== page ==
L-R Back, Andrea Esparza Limon, Petra Limon Olvera, Maria Cruz Limon, Maria Sixta Limon Newton, names unknown (child with head down is Margarito Olvera), in front of the Santa Fe Railroad labor camp kitchen where they worked, Newton, Kansas.
During this era, texts of disinformation like “Americanization Through Homemaking” by the Americanization teacher, Pearl Idelia Ellis, became commonplace in educational institutions across the nation. Ellis believed our native diet promoted our “inherent” criminality. Ellis categorized tortillas, chiles, and beans, as “accelerators of criminal tendencies” and wrote:
The noon lunch of the Mexican child quite often consists of a folded
tortilla with no filling. There is no milk or fruit to whet the appetite.
Such a lunch is not conducive to learning. The child becomes lazy.
His hunger unappeased, he watches for an opportunity to take food from
the lunch boxes of more fortunate children. Thus the initial step in a
life of thieving is taken. (1929: 26-27)
In fact, some believed that it was critical to target the women and children in our communities to be successful with these programs. Alfred White, another Americanization teacher, wrote, “Go after the woman should be the slogan…The children of these foreigners are the advantages to Americans, not the naturalized foreigners. These are never 100% Americans, but the second generation may be. ‘Go After the woman’ and you may save the second generation for America.”3
Propaganda campaign targeting immigrant women. YWCA was a partner of the U.S. Americanization programs that targeted women, families and their home culture.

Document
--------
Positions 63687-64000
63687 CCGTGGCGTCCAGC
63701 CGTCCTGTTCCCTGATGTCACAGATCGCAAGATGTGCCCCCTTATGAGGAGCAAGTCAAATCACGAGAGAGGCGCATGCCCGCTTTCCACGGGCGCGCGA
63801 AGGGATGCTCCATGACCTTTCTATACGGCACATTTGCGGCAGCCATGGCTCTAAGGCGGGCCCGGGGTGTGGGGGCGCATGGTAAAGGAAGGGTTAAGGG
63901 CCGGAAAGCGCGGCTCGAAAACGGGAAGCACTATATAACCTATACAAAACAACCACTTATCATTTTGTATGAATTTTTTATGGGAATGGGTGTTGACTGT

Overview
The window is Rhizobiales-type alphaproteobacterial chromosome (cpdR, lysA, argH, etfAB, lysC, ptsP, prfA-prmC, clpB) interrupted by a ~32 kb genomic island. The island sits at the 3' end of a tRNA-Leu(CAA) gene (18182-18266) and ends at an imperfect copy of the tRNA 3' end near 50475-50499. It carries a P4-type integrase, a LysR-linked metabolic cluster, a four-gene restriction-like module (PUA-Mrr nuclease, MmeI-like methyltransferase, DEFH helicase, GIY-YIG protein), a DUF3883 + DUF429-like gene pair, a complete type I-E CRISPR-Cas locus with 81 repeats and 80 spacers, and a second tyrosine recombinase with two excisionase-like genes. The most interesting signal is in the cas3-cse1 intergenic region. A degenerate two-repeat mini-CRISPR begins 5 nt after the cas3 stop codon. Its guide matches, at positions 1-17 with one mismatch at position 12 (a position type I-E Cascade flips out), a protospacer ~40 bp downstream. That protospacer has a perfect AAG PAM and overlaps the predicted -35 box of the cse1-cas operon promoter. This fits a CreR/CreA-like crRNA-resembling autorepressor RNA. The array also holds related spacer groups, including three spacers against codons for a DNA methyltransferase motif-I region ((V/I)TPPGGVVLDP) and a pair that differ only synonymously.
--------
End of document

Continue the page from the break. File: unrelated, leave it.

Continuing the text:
These anecdotes allowed me, and the audience, to see that though the historical fracturing of our relationship with our Indigenous foods is deeply wounding, today we are witnessing folks all across the country (and world) reclaim Indigenous foodways and restore these practices. We know that our effort to reclaim corn and other foods is part of that act of rematriating. It is bringing that ancestral voice back, lifting it up, and emphasizing the sacredness of it. And though we begin with food, at the end of the day, this is about our connection to a greater ecosystem of land, culture and community.
(L-R Anna Sulan Masing, Kelly Carlisle, Esperanza Pallana, Rubi Orozco Santos)
I would be remiss to not point out that our panel was led by Anna Sulan Masing, a Malaysian-New Zealander based in London. Anna is an academic and journalist that writes on Indigenous identity. She is also the host of Taste of Place, a Whetstone Radio Collective podcast that explores colonialism, traces trade routes, meets pepper farmers, discovers spice molecules and delves into the mysteries of perfume. Whetstone Radio Collective was also a 2021 recipient of FFCF’s Impact Media Awards. Our session was also one of many featured where one could learn about the revitalization of land-based spiritual practices, ritual and plant medicine. We shared space with powerful voices including Vananda Shiva, who in 1992, published Women's Indigenous Knowledge and Biodiversity Conservation. In this article she stated “Diversity is the price paid in the patriarchal model of progress which pushes inexorably towards monocultures, uniformity, and homogeneity.”
I could not imagine a more apt location than Oxford, England, to offer this presentation. The words of culture change leader, Bridget Antionette Evans, came to me- “narrative oceans.” We currently swim in a narrative ocean that claims the ends justifies the means. This ocean is teeming with disinformation and devastating ideas about who we are, who belongs, and who does not.
We could not have been in better company. We invite you to listen to our session!
*Our title Unceded Voices was inspired by Unceded Voices : anti Colonial Street Art Convergence. This convergence of Indigenous women and women of color, in Tiotia: ke (so called Montréal), unceded Kanien’kéhá:ka (Mohawk) and Algonquin territories, reclaimed public space to share their art-works.